Middle Ages

The Illyrians were mentioned for the last time in the Miracula Sancti Demetri during the 7th century. With the disintegration of the Roman Empire, Gothic and Hunnic tribes raided the Balkan peninsula, making many Illyrians seek refuge in the highlands. With the arrival of the Slavs in the 6th century, most Illyrians were Slavicized. A few of the Romanised Illyrians from the Adriatic coast did manage to preserve their blended culture. Many fled to the mountains, surviving as shepherds, and kept speaking their Romance language. They are referred to as Morlachs. Others took refuge inside the defended cities of the coast, where they kept Roman culture alive for many centuries, but were also eventually assimilated by the expanding Slavic population of the mainland.

Later usage of the term

During the late Middle Ages and the Renaissance, the term "Illyrian" was used to describe Croats living within the territories of Croatia, Bosnia and Herzegovina, Italy, Austria, Hungary and Serbia (and in other countries abroad). However, on the territory of Venetian Albania (possessions of the Republic of Venice on the territory of Montenegro) and further southward, that term has been used to designate Albanians.

The term Illyrians was utilized in late medieval texts such as in Mazaris' Journey to Hades (a work written by Byzantine author Mazaris between January 1414 and October 1415). In Mazaris' case, the term was used to designate "Albanians" (i.e. Arvanites).

The term was revived again during the Habsburg Monarchy, but it was designated towards South Slavs. This association was based on the opinion that the South Slavs were descendants of Slavicized Illyrians. When Napoleon conquered part of the South Slavic lands in the beginning of the 19th century, these areas were named after ancient Illyrian provinces. Under the influence of Romantic nationalism, a self-identified "Illyrian movement" (Ilirski pokret) in the form of a Croatian national revival, opened a literary and journalistic campaign that was initiated by a group of young Croatian intellectuals during the years of 1835-1849. This movement, under the banner of Illlyrism, aimed to create a Croatian national establishment under Austro-Hungarian rule, through linguistic and ethnic unity among South Slavs. It was repressed by the Habsburg authorities after the failed Revolutions of 1848.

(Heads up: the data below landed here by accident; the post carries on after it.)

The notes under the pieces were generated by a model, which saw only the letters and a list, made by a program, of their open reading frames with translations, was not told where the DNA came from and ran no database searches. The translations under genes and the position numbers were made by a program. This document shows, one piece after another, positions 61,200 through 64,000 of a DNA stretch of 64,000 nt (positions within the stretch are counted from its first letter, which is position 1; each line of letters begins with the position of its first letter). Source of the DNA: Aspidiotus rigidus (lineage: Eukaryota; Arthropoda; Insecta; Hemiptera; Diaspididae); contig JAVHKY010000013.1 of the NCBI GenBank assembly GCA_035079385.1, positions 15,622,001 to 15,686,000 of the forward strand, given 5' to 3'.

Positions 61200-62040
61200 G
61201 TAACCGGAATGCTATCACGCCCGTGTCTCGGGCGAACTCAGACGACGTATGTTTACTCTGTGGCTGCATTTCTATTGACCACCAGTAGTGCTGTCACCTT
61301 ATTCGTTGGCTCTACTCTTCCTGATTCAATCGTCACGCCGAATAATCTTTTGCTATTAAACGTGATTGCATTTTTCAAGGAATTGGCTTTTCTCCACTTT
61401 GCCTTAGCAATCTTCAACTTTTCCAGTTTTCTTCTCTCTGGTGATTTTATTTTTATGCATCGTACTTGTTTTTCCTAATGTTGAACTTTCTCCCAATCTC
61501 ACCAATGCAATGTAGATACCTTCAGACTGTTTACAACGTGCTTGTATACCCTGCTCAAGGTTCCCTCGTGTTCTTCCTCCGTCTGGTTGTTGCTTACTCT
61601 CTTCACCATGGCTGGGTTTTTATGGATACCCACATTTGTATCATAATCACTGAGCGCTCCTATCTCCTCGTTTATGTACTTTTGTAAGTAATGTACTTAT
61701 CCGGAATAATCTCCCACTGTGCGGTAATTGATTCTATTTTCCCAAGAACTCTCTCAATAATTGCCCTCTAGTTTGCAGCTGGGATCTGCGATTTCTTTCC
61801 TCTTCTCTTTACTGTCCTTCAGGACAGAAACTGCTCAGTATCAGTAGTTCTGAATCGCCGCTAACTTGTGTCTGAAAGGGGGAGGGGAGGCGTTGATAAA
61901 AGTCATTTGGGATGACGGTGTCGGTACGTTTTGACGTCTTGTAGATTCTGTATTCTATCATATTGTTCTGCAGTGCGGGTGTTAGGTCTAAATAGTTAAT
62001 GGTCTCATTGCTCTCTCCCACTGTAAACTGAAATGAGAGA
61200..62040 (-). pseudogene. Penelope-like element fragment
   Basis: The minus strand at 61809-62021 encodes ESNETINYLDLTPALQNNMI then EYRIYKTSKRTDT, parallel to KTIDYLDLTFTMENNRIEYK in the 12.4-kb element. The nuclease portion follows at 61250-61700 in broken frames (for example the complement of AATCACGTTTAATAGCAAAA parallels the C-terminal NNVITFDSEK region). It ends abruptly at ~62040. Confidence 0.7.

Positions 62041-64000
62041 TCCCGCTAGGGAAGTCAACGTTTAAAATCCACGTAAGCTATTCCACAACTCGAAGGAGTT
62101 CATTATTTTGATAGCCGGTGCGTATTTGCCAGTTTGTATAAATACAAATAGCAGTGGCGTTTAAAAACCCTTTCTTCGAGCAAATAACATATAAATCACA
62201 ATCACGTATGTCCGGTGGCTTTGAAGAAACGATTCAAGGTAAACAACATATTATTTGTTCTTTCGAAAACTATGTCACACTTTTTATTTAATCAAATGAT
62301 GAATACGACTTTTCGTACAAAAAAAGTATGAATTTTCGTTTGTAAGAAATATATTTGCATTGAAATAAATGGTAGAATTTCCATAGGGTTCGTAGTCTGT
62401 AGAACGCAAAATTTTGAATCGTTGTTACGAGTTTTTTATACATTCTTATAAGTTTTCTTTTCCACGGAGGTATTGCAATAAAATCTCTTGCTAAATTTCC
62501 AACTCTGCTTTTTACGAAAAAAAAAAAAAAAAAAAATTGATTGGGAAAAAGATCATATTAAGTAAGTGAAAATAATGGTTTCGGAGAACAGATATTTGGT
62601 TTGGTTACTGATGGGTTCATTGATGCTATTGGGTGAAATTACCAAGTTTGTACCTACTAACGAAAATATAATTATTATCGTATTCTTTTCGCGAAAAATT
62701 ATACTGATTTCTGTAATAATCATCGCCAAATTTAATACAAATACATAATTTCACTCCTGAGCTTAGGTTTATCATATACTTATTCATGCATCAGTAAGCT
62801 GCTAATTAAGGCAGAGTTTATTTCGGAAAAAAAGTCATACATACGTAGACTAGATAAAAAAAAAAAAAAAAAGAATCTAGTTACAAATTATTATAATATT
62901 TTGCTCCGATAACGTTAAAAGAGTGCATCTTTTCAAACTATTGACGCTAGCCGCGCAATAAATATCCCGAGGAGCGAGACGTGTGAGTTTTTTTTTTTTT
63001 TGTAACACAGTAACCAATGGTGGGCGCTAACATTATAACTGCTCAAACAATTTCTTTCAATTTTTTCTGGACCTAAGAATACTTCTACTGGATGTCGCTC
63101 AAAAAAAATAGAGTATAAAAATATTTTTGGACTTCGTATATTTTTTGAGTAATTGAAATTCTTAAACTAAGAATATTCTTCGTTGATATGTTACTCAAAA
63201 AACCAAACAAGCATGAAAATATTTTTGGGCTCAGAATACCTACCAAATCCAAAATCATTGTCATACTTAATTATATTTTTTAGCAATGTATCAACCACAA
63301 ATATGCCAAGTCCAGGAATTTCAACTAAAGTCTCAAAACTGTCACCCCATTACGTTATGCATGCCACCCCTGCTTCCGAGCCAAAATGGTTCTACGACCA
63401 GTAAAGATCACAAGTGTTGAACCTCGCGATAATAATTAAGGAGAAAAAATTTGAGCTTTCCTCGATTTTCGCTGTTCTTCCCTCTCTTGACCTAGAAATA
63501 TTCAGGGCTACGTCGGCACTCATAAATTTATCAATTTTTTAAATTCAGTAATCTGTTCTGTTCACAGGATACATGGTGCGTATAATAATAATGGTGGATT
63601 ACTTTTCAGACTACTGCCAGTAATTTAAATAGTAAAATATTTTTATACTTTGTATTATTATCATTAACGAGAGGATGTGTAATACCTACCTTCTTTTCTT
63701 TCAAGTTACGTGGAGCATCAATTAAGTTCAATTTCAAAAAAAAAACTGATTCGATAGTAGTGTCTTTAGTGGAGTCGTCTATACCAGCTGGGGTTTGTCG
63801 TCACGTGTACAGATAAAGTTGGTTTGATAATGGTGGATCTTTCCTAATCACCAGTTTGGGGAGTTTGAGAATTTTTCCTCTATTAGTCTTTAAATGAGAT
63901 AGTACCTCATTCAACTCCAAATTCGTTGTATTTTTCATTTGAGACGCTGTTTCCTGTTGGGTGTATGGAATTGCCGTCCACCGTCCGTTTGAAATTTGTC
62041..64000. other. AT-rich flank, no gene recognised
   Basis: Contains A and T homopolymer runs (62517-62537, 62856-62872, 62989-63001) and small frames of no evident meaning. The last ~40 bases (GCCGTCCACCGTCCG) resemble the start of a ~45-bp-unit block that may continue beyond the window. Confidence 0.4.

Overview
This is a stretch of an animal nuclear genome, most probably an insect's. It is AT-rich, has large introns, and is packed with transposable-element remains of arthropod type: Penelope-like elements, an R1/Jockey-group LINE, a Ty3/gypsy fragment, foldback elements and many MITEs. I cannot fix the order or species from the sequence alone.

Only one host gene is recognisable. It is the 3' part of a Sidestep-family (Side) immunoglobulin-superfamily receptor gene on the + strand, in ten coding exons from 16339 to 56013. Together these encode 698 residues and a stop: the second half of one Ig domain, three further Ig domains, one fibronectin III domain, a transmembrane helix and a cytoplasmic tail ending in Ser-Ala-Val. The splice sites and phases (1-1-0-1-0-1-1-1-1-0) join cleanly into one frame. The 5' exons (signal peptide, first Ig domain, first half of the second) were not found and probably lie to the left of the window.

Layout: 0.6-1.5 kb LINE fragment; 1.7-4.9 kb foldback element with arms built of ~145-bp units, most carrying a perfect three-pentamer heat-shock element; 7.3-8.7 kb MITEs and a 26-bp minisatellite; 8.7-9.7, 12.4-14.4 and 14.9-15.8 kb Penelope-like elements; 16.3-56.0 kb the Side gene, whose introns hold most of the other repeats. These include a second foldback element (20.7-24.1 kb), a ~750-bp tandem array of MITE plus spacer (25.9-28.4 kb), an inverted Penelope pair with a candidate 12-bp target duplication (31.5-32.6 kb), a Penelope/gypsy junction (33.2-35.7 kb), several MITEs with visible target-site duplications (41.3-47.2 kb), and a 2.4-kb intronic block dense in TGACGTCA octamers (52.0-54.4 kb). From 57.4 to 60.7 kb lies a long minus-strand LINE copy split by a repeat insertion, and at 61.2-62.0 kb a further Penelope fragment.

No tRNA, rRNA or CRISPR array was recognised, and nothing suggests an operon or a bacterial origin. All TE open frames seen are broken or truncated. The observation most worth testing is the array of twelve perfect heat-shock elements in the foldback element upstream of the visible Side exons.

See also

History

Notes

References

  • Benac A. 'Vorillyrier, Protoillyrier und Urillyrier' in: A. Benac(ed.) Symposium sur la delimitation Territoriale et chronologique des Illyriens a l’epoque Prehistorique, Sarajevo 1964, pp. 59-94.